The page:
Objective: To identify changes in joint pain, stiffness, and functional ability in patients with knee osteoarthritis (OA) after use of a knee sleeve that prevents loss of body heat by the joint.
Methods: Subjects with symptomatic knee OA (n = 52) were randomized to 2 treatment groups: verum sleeve (specially fabricated to retain body heat) or placebo sleeve (standard cotton/elastane sleeve). Subjects wore the sleeve over the more painful OA knee for at least 12 hours daily for 4 weeks. Pain, stiffness, and functional impairment (Western Ontario and McMaster Universities Osteoarthritis Index [WOMAC]) in the index knee were measured at baseline and after 4 weeks of wear, after which sleeve use was discontinued. Telephone followup interviews were conducted 2 and 4 weeks later.
Results: After 4 weeks of sleeve wear, subjects in the active treatment group reported a 16% decrease in mean WOMAC pain score relative to baseline (P = 0.001). Those who wore the placebo sleeve reported a 9.7% decrease from baseline (P = 0.002). The difference between treatment groups was not statistically significant (P = 0.12). However, it was found that the 12 subjects who believed correctly that they had received the verum sleeve reported a highly significant decrease in WOMAC pain score (-27.5% relative to baseline, P = 0.0001). In comparison, subjects who received the verum sleeve but believed they had received the placebo sleeve exhibited only a marginally significant improvement in pain (-13.0% relative to baseline, P = 0.07). In the placebo group, the modest improvement in pain scores appeared unrelated to the subject's impression of the type of sleeve worn.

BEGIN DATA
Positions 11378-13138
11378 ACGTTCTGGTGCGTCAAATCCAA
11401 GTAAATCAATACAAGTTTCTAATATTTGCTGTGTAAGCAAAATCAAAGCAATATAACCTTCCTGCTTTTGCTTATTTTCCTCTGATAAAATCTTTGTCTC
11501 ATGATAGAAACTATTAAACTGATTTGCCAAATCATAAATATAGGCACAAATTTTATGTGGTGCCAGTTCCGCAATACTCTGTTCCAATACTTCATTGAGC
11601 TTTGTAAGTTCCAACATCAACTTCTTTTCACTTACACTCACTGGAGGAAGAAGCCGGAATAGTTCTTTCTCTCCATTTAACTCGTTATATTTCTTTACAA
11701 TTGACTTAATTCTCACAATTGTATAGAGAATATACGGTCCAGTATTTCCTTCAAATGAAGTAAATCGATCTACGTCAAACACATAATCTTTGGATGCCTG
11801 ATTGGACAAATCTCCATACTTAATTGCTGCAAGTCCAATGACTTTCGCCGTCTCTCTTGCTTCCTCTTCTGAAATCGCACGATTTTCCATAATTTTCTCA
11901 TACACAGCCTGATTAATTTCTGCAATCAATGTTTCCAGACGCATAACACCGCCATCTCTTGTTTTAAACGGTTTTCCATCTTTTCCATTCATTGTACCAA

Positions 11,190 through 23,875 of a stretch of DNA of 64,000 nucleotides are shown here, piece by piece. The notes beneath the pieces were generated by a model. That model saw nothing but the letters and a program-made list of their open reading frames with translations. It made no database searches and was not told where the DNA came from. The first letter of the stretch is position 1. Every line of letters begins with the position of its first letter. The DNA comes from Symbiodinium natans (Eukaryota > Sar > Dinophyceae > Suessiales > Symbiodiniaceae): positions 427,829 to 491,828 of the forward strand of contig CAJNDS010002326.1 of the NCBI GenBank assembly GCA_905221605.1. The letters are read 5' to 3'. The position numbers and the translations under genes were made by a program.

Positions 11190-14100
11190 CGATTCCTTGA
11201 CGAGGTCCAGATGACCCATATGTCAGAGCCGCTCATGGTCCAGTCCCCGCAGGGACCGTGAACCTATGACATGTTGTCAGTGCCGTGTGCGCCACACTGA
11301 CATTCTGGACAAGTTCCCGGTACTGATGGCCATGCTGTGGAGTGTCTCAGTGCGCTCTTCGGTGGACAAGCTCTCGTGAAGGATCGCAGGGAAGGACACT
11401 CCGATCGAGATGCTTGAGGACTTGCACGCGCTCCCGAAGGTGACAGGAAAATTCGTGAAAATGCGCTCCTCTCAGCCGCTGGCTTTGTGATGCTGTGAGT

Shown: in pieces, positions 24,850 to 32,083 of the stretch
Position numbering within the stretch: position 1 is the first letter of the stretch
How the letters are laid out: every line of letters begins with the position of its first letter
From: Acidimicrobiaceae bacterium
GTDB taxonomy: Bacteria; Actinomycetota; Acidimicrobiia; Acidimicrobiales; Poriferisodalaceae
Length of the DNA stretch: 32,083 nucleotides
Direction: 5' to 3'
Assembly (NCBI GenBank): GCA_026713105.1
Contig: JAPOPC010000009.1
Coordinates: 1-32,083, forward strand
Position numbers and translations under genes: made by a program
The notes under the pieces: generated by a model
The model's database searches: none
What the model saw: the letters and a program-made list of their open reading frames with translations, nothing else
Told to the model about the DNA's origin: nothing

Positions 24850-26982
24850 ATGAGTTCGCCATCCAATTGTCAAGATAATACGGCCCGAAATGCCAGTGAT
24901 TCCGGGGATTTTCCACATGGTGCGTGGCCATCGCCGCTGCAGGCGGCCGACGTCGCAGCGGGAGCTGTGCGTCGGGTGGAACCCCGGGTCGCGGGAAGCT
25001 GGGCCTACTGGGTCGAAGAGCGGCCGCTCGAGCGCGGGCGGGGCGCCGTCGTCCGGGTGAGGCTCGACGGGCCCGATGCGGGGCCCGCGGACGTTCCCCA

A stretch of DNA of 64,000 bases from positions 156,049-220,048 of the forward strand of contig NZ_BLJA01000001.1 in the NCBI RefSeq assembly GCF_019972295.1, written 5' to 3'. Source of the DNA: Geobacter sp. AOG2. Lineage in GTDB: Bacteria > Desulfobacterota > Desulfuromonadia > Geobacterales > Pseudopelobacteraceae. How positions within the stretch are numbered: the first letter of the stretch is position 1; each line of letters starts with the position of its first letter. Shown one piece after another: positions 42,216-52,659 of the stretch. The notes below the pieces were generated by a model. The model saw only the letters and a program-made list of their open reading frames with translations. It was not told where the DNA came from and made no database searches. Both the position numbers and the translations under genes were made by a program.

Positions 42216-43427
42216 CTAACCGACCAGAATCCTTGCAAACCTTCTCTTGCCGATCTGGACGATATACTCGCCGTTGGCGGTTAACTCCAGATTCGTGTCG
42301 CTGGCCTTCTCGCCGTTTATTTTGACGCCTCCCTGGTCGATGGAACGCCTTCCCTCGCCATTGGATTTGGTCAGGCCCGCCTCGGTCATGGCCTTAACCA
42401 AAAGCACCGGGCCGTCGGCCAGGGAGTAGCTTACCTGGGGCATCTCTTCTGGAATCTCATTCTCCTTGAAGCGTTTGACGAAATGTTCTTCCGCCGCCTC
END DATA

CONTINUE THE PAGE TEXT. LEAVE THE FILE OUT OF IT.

Conclusion: This pilot study was insufficiently powered to be a definitive trial of the heat-retaining sleeve. Given the magnitude of changes in knee pain in the active treatment group, heat retention merits further scientific investigation as a treatment modality for patients with knee OA.